He argued that the psychiatrist’s proper role was to “recognize and communicate hard reality, however painful that truth” happened to be. But this basic principle was under threat when psychiatrists aligned themselves with an institution, whether it was an outpatient psychiatric clinic, a private office, or the military, rather than with the patient. While Perlman rejected the idea of any conscious pressure in the Navy to subvert psychiatry, he concluded that the pres­sures to compromise professional integrity were more “subtle, uncon­scious and related to a naturally adopted character styles and defenses.” The outcome was that hard reality was often obscured, which ultimately caused more harm than good.

As bombings increased and South Vietnamese forces burgeoned, self-proclaimed radicals in the psych disciplines across the country charged some of their peers with collusion. Some, including sociologist Phil Brown, argued that psychiatrists and psychologists were “polish[ing] the machinery of U.S. imperialism in Indochina and elsewhere.” Radicals were asserting that mainstream psychiatrists were legitimizing the war in Southeast Asia. Others, by contrast, criticized their contemporaries for failing to think about the long-term dangers of inaction to Americans’ mental health.

As the Vietnam War drew to a close in 1975, the rise of veterans’ groups such as Vietnam Veterans Against the War highlighted the troubling socioeconomic conditions in the United States. Unlike their World War I and World War II counterparts, many servicemen returned to the States to find protests and civilian disgust at their participation. Economic stratification was more palpable — a Great Divide, as economist Joseph Stiglitz has called it, was growing within the country. The gap between the “haves” and “have-nots” was on the rise.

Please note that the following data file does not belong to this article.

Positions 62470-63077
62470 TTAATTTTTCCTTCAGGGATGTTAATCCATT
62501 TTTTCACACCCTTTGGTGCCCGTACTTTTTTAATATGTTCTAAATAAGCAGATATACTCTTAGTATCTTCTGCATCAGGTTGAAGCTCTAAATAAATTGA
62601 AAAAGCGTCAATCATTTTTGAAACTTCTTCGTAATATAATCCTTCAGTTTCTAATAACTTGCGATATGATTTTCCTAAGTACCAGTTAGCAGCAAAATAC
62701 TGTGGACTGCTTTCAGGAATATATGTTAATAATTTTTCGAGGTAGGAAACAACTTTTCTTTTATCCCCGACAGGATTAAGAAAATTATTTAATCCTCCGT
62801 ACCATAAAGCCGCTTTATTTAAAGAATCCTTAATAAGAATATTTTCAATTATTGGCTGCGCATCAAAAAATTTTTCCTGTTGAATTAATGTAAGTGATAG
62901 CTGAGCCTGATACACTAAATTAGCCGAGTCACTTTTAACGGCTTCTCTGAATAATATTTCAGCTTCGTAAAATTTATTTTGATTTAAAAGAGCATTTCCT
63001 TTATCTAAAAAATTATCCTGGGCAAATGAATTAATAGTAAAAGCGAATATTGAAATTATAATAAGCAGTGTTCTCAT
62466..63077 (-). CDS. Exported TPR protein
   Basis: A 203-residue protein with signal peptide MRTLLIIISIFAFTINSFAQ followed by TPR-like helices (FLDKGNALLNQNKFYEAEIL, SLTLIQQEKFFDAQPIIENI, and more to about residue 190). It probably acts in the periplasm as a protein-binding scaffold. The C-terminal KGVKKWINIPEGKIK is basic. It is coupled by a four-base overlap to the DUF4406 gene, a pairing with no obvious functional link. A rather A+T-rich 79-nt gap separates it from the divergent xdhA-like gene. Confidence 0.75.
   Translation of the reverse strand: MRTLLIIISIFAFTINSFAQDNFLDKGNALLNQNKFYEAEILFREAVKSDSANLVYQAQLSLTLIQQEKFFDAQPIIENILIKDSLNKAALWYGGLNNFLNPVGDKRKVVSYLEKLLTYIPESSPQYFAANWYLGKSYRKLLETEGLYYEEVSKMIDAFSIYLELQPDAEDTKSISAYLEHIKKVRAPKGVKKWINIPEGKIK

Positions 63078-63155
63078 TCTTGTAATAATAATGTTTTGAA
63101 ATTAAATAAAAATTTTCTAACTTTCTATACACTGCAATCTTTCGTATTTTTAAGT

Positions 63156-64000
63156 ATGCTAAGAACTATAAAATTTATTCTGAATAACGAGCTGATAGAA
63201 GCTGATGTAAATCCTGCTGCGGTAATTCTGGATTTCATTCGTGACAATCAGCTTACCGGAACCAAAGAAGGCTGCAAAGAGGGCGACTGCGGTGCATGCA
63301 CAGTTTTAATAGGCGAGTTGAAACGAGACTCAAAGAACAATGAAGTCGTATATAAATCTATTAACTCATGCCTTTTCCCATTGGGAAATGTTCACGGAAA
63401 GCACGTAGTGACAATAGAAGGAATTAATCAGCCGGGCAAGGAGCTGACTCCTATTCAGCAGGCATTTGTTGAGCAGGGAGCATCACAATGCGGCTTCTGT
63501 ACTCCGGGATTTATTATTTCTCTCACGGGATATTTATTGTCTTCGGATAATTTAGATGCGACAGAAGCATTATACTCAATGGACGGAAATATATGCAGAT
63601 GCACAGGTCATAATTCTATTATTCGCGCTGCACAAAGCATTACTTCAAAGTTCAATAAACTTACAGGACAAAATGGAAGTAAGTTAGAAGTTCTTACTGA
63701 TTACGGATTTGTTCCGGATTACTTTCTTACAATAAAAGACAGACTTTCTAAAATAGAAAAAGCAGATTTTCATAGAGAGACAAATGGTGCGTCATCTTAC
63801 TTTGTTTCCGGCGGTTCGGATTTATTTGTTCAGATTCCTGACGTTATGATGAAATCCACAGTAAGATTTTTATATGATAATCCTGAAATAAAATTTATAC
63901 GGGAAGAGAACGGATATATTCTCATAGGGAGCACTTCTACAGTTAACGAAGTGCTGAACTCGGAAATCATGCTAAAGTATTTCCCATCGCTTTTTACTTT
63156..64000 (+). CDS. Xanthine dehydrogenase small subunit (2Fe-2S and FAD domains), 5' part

The Vietnam War proved instrumental in sparking a new level of awareness regarding mental health during times of war and led as well to fresh diagnostic approaches to mental trauma. For historian Adam Montgomery, “it seems that trauma is everywhere.” From soldiers to emergency medical workers, he argues, we now routinely hear about PTSD after natural disasters, car or train accidents, sexual assault, and even war journalism.

How will the anxiety and isolation that follows from Covid-19 impact American mental health? It’s anyone’s guess. What we know is that the crisis has driven up restrictive measures and political rhetoric, even as markets have plunged downward. And current discussions about coronavirus trauma clearly echo those that followed the Vietnam War: the need for clear-eyed recognition of a health problem and an evidence-based approach; the suitable concentration of medical and financial resources at both the federal and state levels; and concerns about returning home after being abroad.

Indeed, Americans are undergoing a collectively traumatic experience, much like in the Vietnam War years. A solid dose of hard reality, as Michael Perlman argued, will be crucial to understand what they’ll face in the years ahead.

Lucas Richert is George Urdang Chair in the History of Pharmacy at the University of Wisconsin–Madison. He is the author of “Break On Through” and “Strange Trips,” and co-editor-in-chief of Social History of Alcohol and Drugs: An Interdisciplinary Journal.

Elements of this article were drawn from “Break On Through: Radical Psychiatry and the American Counterculture.”